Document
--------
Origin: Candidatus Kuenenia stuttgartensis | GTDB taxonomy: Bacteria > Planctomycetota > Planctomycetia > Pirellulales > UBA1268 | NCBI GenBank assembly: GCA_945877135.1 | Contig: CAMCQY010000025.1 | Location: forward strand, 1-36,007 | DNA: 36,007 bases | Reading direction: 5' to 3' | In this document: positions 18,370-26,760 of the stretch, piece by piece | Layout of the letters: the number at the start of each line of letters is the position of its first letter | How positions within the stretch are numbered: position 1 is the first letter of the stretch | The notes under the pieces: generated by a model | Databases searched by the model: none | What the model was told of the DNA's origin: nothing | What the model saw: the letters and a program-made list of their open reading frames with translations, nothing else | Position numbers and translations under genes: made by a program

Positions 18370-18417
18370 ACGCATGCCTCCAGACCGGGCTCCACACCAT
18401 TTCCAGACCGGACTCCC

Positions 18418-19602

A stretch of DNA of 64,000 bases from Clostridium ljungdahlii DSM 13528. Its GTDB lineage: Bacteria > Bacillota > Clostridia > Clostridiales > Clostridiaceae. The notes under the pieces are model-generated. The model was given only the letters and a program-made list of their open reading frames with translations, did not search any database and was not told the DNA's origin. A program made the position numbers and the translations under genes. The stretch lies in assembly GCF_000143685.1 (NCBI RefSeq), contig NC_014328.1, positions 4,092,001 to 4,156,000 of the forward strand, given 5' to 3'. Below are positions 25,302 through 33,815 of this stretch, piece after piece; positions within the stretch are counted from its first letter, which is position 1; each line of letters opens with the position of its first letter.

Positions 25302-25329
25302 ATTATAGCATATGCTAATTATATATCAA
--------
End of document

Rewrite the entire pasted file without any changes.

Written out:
Origin: Candidatus Kuenenia stuttgartensis | GTDB taxonomy: Bacteria > Planctomycetota > Planctomycetia > Pirellulales > UBA1268 | NCBI GenBank assembly: GCA_945877135.1 | Contig: CAMCQY010000025.1 | Location: forward strand, 1-36,007 | DNA: 36,007 bases | Reading direction: 5' to 3' | In this document: positions 18,370-26,760 of the stretch, piece by piece | Layout of the letters: the number at the start of each line of letters is the position of its first letter | How positions within the stretch are numbered: position 1 is the first letter of the stretch | The notes under the pieces: generated by a model | Databases searched by the model: none | What the model was told of the DNA's origin: nothing | What the model saw: the letters and a program-made list of their open reading frames with translations, nothing else | Position numbers and translations under genes: made by a program

Positions 18370-18417
18370 ACGCATGCCTCCAGACCGGGCTCCACACCAT
18401 TTCCAGACCGGACTCCC

Positions 18418-19602

A stretch of DNA of 64,000 bases from Clostridium ljungdahlii DSM 13528. Its GTDB lineage: Bacteria > Bacillota > Clostridia > Clostridiales > Clostridiaceae. The notes under the pieces are model-generated. The model was given only the letters and a program-made list of their open reading frames with translations, did not search any database and was not told the DNA's origin. A program made the position numbers and the translations under genes. The stretch lies in assembly GCF_000143685.1 (NCBI RefSeq), contig NC_014328.1, positions 4,092,001 to 4,156,000 of the forward strand, given 5' to 3'. Below are positions 25,302 through 33,815 of this stretch, piece after piece; positions within the stretch are counted from its first letter, which is position 1; each line of letters opens with the position of its first letter.

Positions 25302-25329
25302 ATTATAGCATATGCTAATTATATATCAA